Science & Policy Update July 2014: The Built Environment
How Un-Affordability Impacts Health
By: Monika Shankar, Health and Environment Associate
According to HUD and DOT’s new Location Affordability Portal (an online tool that assesses the combined housing and transportation costs of specific neighborhoods and addresses), I and the majority of my Highland Park neighbors spend 51% of our incomes on housing and 16% towards transportation, for a combined total of 67% of our earned incomes. With those percentages, we join the other 25.9% of Los Angelinos who spend more than half of our incomes on housing costs, according to a report by Harvard’s Joint Center for Housing Studies. HUD defines affordable as families who pay 30% or less of their income on housing. But what do these numbers have to do with an individual’s health? And how do we start using tools such as the Location Affordability Portal to advance a health promoting agenda?
Many studies point to the fact that un-affordability can lead to health detrimental conditions for both children and adults. Reduced spending on food and health care services is often referenced as one obvious link between housing and health. However, recent studies further unpack these linkages providing us with a richer understanding of how exactly housing un-affordability truly creates detrimental health conditions. For example, a recent report by John Hopkins explores how over-spending on housing impacts children’s cognitive ability. The report states that in cases where families spent more than 50% of their income on housing, kids’ reading and math abilities suffered. Another emerging field explores how un-affordability and residential instability can impact the mental health of various demographic groups (see here and here). These studies and reports are confirming what many grassroots organization are seeing on the ground, which is that experiencing unstable housing conditions, frequently moving, or doubling up in residences can lead to elevated stress levels, depression, and feelings of hopelessness.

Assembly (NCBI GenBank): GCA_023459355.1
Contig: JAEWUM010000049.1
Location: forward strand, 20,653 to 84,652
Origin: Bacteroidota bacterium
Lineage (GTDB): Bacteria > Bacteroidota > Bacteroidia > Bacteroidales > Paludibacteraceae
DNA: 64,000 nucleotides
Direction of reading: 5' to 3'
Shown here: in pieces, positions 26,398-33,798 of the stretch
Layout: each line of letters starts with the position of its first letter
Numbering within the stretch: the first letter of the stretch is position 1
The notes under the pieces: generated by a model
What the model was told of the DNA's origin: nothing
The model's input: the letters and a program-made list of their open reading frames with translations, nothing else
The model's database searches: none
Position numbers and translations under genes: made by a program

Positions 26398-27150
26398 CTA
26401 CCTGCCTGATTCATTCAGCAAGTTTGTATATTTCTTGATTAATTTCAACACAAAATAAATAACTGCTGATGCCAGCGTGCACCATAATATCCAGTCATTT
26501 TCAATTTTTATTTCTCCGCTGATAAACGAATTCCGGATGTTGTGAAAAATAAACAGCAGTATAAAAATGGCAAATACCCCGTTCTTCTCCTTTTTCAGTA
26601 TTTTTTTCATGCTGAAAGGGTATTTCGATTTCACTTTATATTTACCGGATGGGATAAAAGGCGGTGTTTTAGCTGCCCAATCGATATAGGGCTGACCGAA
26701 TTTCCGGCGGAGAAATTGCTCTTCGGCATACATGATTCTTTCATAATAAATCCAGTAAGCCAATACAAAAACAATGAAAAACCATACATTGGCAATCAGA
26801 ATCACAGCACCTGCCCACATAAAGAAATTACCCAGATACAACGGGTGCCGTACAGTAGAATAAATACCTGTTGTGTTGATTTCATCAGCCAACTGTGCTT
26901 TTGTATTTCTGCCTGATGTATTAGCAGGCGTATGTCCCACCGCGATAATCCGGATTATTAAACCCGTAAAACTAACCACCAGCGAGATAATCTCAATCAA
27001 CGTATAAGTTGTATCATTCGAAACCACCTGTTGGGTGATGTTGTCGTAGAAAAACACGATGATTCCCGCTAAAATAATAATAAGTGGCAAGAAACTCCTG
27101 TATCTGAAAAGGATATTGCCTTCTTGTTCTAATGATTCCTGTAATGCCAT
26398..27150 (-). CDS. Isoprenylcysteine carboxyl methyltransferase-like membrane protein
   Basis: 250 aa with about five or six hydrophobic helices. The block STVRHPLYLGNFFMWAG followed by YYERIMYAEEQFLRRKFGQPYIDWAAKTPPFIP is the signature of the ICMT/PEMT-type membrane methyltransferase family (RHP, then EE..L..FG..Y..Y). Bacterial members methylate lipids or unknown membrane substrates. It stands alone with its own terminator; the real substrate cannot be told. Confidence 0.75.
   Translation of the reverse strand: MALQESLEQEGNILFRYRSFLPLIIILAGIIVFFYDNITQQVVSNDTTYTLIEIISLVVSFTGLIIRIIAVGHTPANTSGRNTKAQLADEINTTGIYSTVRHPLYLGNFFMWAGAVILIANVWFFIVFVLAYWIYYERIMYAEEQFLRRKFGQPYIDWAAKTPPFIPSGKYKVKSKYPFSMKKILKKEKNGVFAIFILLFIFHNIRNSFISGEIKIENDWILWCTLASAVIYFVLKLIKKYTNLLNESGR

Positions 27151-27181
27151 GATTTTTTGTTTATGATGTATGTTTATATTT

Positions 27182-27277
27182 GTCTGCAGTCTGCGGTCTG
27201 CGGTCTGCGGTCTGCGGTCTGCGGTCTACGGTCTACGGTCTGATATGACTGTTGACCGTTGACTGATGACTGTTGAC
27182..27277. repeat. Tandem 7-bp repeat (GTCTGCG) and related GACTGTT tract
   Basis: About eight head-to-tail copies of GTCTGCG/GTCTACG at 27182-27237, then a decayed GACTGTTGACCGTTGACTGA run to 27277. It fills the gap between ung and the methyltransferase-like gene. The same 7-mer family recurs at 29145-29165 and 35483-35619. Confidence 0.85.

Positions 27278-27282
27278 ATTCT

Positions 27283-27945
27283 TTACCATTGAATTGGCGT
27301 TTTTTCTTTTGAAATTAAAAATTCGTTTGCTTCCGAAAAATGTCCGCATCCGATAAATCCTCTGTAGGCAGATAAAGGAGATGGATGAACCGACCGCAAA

To push health-promoting policy solutions, we need both the tools and the data to show why affordable housing is good for the health and wellbeing of individuals and communities. PSR-LA utilizes both to advocate at the state and local level for affordable housing as a strategy to promote health. At the state level, we urged our elected leaders to include affordable housing as part of the Greenhouse Gas Reduction Fund investments. As a result, $130 million was allocated to affordable housing and sustainable communities in 2014/15 with 10% going to affordable housing in the future. For a city like Los Angeles which is currently undergoing a massive affordable housing shortage, the creation of affordable housing in communities who need it will be tremendously beneficial to the health and wellbeing of its residents. At the local level, we are advocating for the inclusion of affordable housing in the new Health & Wellness chapter of Los Angeles’ General Plan, which intends to “elevate health as a priority for the City’s future growth and development” by creating and strengthening health-related policies and programs. PSR-LA and our allies are urging the city to include affordable housing in the Health Chapter in order to promote health amongst youth and adults, as well as create social cohesion in communities. If you are interested in getting involved in any of these efforts, contact Monika Shankar at firstname.lastname@example.org.